The Good and the Right

UNCG Author/Contributor (non-UNCG co-authors, if there are any, appear on document)
Michael Zimmerman, Professor and Philosophy Pre-Law Concentration Advisor (Creator)
Institution
The University of North Carolina at Greensboro (UNCG )
Web Site: http://library.uncg.edu/

Abstract: T. M. Scanlon has revived a venerable tradition according to which something’s being good consists in its being such that there is a reason to respond positively towards it. He has presented novel arguments for this thesis. In this article, I first develop some refinements of the thesis with a view to focusing on intrinsic value in particular, then discuss the relation between the thesis and consequentialism, then critically examine Scanlon’s arguments for the thesis, and finally turn to the question whether we should reject the thesis on the grounds that, when there is a reason to respond positively towards something, this is so because the thing in question is good. Two appendices follow. In the first, I discuss whether it is good to do right. In the second, I discuss whether an act’s being wrong provides a reason not to do it.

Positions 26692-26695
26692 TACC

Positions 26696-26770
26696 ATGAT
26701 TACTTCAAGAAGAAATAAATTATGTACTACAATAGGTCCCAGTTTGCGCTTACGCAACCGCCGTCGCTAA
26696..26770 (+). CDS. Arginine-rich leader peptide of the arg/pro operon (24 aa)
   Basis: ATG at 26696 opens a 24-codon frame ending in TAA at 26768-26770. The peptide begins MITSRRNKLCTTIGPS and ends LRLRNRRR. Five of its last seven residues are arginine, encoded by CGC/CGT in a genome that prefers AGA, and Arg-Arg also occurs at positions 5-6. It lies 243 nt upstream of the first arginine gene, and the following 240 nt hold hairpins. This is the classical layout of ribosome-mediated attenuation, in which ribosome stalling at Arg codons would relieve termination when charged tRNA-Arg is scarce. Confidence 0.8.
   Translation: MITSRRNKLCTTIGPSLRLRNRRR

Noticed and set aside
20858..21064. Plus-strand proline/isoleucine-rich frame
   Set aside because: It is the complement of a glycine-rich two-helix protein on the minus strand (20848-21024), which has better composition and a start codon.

Additional Information

Publication
Utilitas, 19 (2007): 326-353
Language: English
Date: 2007
Keywords
T.M. Scanlon, good, consequentialism, right